·       Placing reminders on your phone, calendar, or whatever else you use for your to-do list.

Lean Tip #1789 - Create a Plan to Reach Your 2018 Goals.
If you want to stay motivated with your goals, then one of the first things you should do is to create a plan on how you will reach your goals for 2018.

A plan can help you focus on the steps it will take to reach your goal, instead of feeling like you are all over the place.

Your plan should detail the steps you need in order to reach your goal, what will happen as you reach each step, when and how you will track your progress, and more. Being detailed with your plan will help you reach your goal and be successful.

Lean tip #1790 - Break Your Goal Apart Into Smaller Goals for 2018.
A year can feel like a long time to reach your goals, and you may forget about them or become overwhelmed with the work it will take to reach them.

One way to approach your 2018 goals is to think of 12 separate goals that relate to an overall goal, one for each month of the year. Basically, each month would be a step that gets you closer to your overall goal.

This can be a great way to stay motivated while seeing the progress you are making towards your overall goal, and you'll know exactly what you need to do in order to be successful.

Lean Tip #1791 - Realign Your Team After The New Year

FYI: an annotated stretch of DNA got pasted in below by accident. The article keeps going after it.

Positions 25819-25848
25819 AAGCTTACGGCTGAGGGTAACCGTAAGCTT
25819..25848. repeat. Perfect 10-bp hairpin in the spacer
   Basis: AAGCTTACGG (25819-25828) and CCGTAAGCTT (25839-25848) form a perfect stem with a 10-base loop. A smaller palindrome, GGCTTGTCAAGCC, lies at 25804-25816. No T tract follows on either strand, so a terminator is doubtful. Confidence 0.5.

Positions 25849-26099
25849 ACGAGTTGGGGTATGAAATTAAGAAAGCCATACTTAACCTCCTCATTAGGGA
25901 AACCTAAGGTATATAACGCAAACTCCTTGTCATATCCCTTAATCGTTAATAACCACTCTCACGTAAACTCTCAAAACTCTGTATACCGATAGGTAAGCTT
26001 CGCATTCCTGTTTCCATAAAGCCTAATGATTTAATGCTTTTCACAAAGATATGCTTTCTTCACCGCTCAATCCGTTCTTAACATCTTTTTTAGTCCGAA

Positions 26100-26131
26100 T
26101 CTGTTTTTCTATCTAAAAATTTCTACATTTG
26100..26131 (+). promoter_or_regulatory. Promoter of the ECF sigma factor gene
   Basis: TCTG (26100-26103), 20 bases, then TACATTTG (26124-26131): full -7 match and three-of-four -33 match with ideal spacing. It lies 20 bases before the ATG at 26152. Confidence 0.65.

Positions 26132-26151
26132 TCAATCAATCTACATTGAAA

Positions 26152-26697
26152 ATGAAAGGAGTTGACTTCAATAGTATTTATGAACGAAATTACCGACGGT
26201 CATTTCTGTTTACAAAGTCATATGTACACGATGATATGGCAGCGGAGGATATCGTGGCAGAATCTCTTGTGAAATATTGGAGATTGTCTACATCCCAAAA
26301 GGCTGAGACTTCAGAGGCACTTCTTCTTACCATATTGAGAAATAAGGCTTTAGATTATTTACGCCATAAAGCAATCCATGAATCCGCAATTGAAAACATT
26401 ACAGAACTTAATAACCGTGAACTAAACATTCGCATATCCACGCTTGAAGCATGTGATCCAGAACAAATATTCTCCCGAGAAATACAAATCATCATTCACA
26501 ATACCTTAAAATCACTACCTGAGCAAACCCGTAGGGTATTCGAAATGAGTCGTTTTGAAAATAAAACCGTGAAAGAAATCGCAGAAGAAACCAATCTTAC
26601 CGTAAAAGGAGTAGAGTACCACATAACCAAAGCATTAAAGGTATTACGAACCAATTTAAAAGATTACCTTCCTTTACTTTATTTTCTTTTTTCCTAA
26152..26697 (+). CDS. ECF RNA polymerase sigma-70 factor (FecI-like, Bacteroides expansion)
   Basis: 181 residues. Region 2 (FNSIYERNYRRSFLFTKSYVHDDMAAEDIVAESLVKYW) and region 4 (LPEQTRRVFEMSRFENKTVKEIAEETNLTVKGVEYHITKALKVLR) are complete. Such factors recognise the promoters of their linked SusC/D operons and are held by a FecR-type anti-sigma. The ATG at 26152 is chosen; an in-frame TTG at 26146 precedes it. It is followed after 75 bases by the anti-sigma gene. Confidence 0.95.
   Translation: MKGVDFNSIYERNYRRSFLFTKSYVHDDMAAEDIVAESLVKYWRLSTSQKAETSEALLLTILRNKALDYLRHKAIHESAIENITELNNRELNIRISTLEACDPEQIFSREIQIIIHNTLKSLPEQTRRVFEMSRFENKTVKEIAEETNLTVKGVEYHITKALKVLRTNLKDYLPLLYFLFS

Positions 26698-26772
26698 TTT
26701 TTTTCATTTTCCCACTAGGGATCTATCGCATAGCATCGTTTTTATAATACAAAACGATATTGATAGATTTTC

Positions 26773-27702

After the holidays, it can be tough to get back into the swing of things. While your employees might try to wade back into the depths of their responsibilities, you can’t afford to waste too much time. At the same time, however, you don’t want to overwhelm your team, either.

Start the New Year by reviewing where you all left off before the break. Discuss what has been going well, and where there is room for improvement. Once everyone is back on the same page, start looking forward.

Lean Tip #1792 - Streamline Your Processes
While you’re assessing your productivity from the past year, start tweaking your processes to help your team better reach its goals.

Analyze each step of your day-to-day processes, and try to figure out where you can save time, money or other resources. If you can save a minute here, or a dollar there, you could end up saving countless hours and thousands of dollars over the course of the next year.